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Higher QFII quota suggested

Updated: 2013-03-09 03:33
By Chen Jia ( China Daily)

The investment quota for qualified foreign institutional investors and those using renminbi should continue to expand until completely free capital flows into the stock market, a policy adviser said on Friday.

Under the framework of the Closer Economic Partnership Arrangement, a document signed between the Chinese mainland and Hong Kong to tighten commercial ties, Qianhai, in Guangdong province, will launch the pilot program for QFIIs to invest in the A-share market, said Chen Dongzheng, president of the Shenzhen Stock Exchange.

"Qianhai will also be the place to allow foreign individual investors to use renminbi to trade stocks on the mainland," said Chen, who is also a member of the country's top political advisory body.

The pilot program is likely to allow residents of Hong Kong and Macao, who can reach the investment thresholds, to buy shares on the Shanghai and Shenzhen stock exchanges, he said.

The total QFII quota has been extended to $80 billion from $30 billion and the quota for renminbi qualified foreign institutional investors, or RQFIIs, increased to 270 billion yuan ($43.4 billion) from the initial 20 billion yuan when the pilot program was launched in December 2011.

The Shanghai Composite Index, China's benchmark stock index, continued to retreat, hitting 2,318.61, a 0.24 percent decline, at Friday's close.

On Tuesday, at the opening of the 12th National People's Congress annual session, Premier Wen Jiabao pledged to continue accelerating the internationalization of the financial system and building a multi-level capital market.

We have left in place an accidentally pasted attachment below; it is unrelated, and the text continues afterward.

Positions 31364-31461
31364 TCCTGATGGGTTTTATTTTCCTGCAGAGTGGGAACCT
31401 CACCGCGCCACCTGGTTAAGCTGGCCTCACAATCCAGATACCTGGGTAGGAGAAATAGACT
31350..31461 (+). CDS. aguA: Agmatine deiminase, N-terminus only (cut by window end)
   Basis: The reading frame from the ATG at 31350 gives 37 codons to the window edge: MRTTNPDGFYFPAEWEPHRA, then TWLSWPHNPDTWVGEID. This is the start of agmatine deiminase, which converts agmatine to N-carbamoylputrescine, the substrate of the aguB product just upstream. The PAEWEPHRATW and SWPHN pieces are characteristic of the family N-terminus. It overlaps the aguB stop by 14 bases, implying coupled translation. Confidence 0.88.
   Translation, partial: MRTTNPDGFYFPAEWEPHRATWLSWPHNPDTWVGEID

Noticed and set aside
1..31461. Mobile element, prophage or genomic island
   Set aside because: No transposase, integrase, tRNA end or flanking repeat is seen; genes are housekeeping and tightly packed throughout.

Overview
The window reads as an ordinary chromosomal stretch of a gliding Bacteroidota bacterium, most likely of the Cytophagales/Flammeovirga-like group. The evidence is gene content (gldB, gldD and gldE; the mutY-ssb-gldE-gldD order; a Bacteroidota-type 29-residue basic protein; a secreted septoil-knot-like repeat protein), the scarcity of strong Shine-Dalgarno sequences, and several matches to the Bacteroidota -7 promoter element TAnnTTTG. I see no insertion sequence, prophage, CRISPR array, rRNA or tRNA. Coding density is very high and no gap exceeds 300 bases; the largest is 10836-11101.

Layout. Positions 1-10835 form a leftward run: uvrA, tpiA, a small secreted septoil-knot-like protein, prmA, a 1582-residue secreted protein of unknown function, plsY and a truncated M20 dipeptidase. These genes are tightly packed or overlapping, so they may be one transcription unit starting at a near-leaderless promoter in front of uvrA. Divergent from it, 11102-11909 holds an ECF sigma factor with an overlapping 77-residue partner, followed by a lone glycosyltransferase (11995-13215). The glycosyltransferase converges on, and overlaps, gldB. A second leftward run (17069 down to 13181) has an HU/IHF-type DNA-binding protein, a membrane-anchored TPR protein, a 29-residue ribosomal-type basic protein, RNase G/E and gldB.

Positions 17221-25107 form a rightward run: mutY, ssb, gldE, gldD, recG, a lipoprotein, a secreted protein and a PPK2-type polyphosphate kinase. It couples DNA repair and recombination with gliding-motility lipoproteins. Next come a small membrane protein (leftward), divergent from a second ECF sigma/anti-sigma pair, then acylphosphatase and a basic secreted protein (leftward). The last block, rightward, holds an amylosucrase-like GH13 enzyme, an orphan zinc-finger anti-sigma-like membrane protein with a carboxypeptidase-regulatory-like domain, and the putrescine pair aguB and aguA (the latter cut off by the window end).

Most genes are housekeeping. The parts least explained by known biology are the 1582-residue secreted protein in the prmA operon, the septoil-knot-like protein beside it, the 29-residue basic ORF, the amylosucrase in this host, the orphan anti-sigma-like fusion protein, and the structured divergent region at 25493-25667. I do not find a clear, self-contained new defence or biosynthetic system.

The China Securities Regulatory Commission, the country's securities watchdog, permits commercial banks and securities companies in Hong Kong to join in the RQFII program, which can broaden the inflows of overseas funds to boost the mainland stock market.

Mark Makepeace, the founder and CEO of FTSE Group, said the A-shares may join the global stock benchmark index in three years, which will result in more foreign investors injecting money into the mainland.

Chen suggested supporting the development of cross-border exchange-traded funds and the growth of a cross-border bond market.

"Besides the overseas investment, private capital should also be attracted into the capital pool to support small and medium-sized businesses," Chen said.

However, he didn't outline any possible measures that the government may take to improve the investment.

According to data from the Shenzhen Stock Exchange, about 4,700 venture capital companies are holding 164 million yuan, which will be invested into high-tech companies to promote the public stock exchange boards.

"The reform target is to allow qualified companies from different industries to list on the ChiNext, or China's Nasdaq-style board," Chen said.

He also called for speeding up the listing of city commercial banks and rural commercial banks to strengthen their capital through direct financing.

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